Child Friendly Spaces to help children bounce back

Child Friendly Spaces to help children bounce back

April 25, 2013, A young girl is cradling her brother in front of a tent in a temporary settlement area, Longmen Township, Sichuan Province.
UNICEF/China/2013/Zhao Heting
10 March 2015

UNICEF is now mobilizing to support government efforts to help children affected by the severe earthquake in Ya'an, Sichuan. Yang Haiyu, UNICEF Child Protection Specialist, has recently returned from Sichuan, and was interviewed about one of the key aspects of UNICEF's emergency support.

Q: What is UNICEF doing to help children affected by this earthquake?

A: As soon as the earthquake hit we began discussions with the National Working Committee on Children and Women (NWCCW) to understand the situation of children. 

We decided to first strengthen the existing Child Friendly Spaces (CFS) around the epicentre of the earthquake to immediately help children in those communities receive community based child protection services. This is one of the most important needs of children now. Two CFS in Lushan and Tianquan county have started services through site visits, initial assessment, play and games with children in camps and open fields by the time of this interview.

After the quake, parents are usually busy saving people, setting up tents and solving the problems of food and basic needs. They are often unable to pay as much attention to children as they need to. Meanwhile, children's lives have been torn apart. They can't go to school or kindergarten, or the public place where they used to spent their spare time for a while, and everything they are familiar with has been changed. They urgently need psycho-social support that can be provided by their peers, parents, community volunteers and CFS community workers, which is culturally appropriate and locally available.

The Child Friendly Space (CFS) concept was designed with NWCCW to give children urgent and inclusive support to foster the native resiliency that will help most children bounce back from the trauma. 

Q: How does the CFS work to help children in emergencies?

A: In the aftermath of the Wenchuan earthquake, UNICEF and the National Working Committee on Children and Women set up 40 community based Child Friendly Spaces in severely affected areas of Sichuan. Several of them are around the epicentre and two are in Lushan County.

CFS provides a safe space, play and recreation equipment, a positive environment for children to recuperate, to share experiences and to develop. Community workers in CFS are trained to help children recover from the intense mental stress. They organize group games for children to engage in normal children's activities so the impact of the disaster can be minimized. They also visit other camps or villages regularly, to help children in other areas affected by the earthquake, and especially those who cannot come to the CFS facility due to distance and concern of safety. In this emergency we are putting strong emphasis on mobile outreach to connect as many children as possible with the support.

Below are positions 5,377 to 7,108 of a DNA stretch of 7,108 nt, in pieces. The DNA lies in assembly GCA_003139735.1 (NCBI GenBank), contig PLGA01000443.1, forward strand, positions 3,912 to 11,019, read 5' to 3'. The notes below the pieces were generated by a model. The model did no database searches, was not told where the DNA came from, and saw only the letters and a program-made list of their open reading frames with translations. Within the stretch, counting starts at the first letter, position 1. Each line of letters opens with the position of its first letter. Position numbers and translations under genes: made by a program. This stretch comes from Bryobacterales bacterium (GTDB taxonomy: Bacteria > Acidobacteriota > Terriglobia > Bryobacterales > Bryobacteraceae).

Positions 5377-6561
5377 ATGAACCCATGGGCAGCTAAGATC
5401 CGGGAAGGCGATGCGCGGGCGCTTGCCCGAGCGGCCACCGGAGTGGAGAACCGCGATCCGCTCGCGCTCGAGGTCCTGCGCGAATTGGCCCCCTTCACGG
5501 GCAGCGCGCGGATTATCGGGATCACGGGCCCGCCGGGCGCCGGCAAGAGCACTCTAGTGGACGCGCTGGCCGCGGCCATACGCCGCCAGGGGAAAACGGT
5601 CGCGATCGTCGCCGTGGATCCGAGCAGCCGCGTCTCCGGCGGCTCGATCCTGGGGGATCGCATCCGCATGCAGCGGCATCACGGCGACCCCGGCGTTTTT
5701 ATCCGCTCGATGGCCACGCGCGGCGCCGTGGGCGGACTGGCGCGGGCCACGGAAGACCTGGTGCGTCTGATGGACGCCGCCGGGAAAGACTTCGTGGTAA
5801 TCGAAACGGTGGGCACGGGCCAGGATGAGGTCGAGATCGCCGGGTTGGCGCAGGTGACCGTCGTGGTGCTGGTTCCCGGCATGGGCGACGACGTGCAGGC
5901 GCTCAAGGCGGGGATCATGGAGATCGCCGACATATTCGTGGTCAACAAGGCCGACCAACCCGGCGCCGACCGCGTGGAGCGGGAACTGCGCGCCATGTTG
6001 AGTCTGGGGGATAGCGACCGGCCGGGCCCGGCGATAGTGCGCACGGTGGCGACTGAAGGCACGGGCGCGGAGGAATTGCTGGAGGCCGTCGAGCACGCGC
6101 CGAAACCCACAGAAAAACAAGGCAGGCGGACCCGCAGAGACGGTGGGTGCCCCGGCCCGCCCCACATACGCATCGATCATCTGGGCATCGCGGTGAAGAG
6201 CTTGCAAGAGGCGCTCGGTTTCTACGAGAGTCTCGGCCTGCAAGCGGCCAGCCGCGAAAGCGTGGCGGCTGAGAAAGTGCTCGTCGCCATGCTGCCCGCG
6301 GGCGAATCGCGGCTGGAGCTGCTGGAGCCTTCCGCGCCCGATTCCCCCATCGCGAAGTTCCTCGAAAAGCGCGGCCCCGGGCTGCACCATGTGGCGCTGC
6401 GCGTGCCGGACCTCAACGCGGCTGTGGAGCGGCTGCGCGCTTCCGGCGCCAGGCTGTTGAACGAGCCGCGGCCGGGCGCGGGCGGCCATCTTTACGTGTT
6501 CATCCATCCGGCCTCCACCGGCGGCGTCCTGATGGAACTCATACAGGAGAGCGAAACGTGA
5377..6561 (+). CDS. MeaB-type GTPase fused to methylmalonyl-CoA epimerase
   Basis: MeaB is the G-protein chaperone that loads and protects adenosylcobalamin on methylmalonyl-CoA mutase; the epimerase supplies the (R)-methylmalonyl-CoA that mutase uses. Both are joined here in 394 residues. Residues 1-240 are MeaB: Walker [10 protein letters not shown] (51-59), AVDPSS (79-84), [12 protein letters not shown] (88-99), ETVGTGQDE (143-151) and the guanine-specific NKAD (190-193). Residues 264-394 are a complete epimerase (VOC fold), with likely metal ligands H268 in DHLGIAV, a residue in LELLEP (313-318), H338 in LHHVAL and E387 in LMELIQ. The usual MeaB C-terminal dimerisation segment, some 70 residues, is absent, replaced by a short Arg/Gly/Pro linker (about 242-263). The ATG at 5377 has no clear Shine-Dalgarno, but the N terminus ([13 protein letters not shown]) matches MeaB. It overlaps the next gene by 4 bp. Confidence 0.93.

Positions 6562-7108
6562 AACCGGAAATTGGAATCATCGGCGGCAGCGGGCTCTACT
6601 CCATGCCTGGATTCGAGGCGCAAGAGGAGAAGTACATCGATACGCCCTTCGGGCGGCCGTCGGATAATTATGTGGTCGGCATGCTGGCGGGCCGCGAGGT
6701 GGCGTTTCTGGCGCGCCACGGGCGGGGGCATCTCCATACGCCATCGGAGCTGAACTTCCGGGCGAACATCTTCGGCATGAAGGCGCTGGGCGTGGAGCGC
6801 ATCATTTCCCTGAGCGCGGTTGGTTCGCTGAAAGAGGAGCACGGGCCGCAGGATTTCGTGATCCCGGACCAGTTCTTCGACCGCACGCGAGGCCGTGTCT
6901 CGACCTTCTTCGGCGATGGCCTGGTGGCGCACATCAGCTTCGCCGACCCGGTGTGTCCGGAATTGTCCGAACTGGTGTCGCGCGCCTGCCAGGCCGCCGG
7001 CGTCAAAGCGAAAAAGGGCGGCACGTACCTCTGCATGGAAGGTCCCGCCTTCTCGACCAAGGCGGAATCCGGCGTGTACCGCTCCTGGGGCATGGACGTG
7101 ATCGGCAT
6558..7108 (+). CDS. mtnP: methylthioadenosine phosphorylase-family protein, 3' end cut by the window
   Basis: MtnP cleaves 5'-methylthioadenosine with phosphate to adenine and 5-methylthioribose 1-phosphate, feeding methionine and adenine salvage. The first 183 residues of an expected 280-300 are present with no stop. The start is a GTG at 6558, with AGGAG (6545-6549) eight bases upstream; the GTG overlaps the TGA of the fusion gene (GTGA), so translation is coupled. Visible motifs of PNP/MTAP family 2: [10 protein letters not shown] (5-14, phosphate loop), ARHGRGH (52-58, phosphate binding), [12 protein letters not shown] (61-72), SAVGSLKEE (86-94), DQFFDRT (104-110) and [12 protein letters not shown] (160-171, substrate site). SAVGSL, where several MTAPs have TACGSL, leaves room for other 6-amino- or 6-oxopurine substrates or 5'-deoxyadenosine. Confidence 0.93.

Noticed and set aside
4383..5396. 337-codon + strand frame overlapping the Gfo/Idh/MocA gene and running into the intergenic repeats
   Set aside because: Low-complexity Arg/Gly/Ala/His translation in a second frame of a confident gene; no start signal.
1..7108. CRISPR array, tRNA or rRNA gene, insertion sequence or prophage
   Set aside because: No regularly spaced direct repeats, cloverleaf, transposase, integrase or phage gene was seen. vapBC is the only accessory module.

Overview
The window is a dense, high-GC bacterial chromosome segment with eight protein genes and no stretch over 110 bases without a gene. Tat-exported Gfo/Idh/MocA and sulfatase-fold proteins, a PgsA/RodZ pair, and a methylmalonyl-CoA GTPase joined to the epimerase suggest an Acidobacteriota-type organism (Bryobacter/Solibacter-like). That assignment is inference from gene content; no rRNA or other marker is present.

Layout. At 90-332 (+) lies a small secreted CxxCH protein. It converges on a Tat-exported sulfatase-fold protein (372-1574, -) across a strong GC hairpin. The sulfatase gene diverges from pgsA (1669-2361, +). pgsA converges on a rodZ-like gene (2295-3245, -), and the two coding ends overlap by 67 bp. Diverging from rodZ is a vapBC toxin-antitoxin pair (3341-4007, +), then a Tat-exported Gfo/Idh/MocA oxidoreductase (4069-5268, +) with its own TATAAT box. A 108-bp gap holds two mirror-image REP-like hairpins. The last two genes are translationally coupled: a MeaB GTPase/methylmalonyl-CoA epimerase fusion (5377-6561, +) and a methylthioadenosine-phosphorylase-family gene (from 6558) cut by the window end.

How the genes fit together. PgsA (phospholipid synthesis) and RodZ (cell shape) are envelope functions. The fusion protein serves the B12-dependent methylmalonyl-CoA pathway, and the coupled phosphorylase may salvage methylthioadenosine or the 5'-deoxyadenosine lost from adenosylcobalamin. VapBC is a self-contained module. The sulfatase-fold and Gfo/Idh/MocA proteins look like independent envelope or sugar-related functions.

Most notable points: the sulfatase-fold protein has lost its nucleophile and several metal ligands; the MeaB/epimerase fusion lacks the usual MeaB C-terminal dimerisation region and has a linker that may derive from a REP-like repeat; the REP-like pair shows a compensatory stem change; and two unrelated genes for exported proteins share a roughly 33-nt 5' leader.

This time, we will further improve the service package and innovate on mobile outreach to enhance the mobility of services for hard to reach, vulnerable children and communities.We are also strengthening the coordination and referral service function of CFS to link up with existing services in the communities affected by the earthquake. 

April 22, 2013,  A family that narrowly escaped a landslide, on their way to a settlement area, Baoxin County, Sichuan Province.
UNICEF/China/2013/Zhao Heting
April 22, 2013, A family that narrowly escaped a landslide, on their way to a settlement area, Baoxin County, Sichuan Province.

Q: How will you advance the concept of CFS this time?

A: The CFS will be more "mobile" and enhance its multi-sectoral feature.

Firstly, mobile outreach teams will be sent in surrounding communities to help more children.

The existing CFS have been ruined by the quake and out of use.  We are currently coordinating with provincial, prefecture, county level WCCW and township governments to coordinate identification of a space for a tent-based CFS, which will be equipped with key supplies including toy kits, sports kits, books, desks and chairs. In the meantime, local community workers in CFS are making use of spaces available in affected communities to carry out mobile services. 

CFS community workers will visit different temporary settlement areas and villages with easy-to-carry toys and props to help children. They will bring games, organize group activities, provide basic knowledge on hygiene and sanitation, how to avoid injuries and to stay safe following the quake.

We might call them "ackpack community workers". In that way, they will be " mobile CFS that reaches out". Even after the tents are settled, the community workers will still travel frequently to help more children further away.

Q: We know there is an existing CFS near Lushan county seat. Are they OK?

A: Sure. I tried to get through soon after the earthquake but failed. When the communication recovered, I was moved by several calls from children in the CFS. They were eager to tell me that they had survived and were looking forward to be back in CFS.

Some children have already grown up and left the county, but one of them told me he would very much like to come back to help in CFS to pass on the love he got to others.

Local community workers at CFS also contacted me to report safety, and expressed their willingness to serve their communities once possible.

 (In 2012 the children who frequented the CFS in Lushan County made this touching video about their hopes and dreams)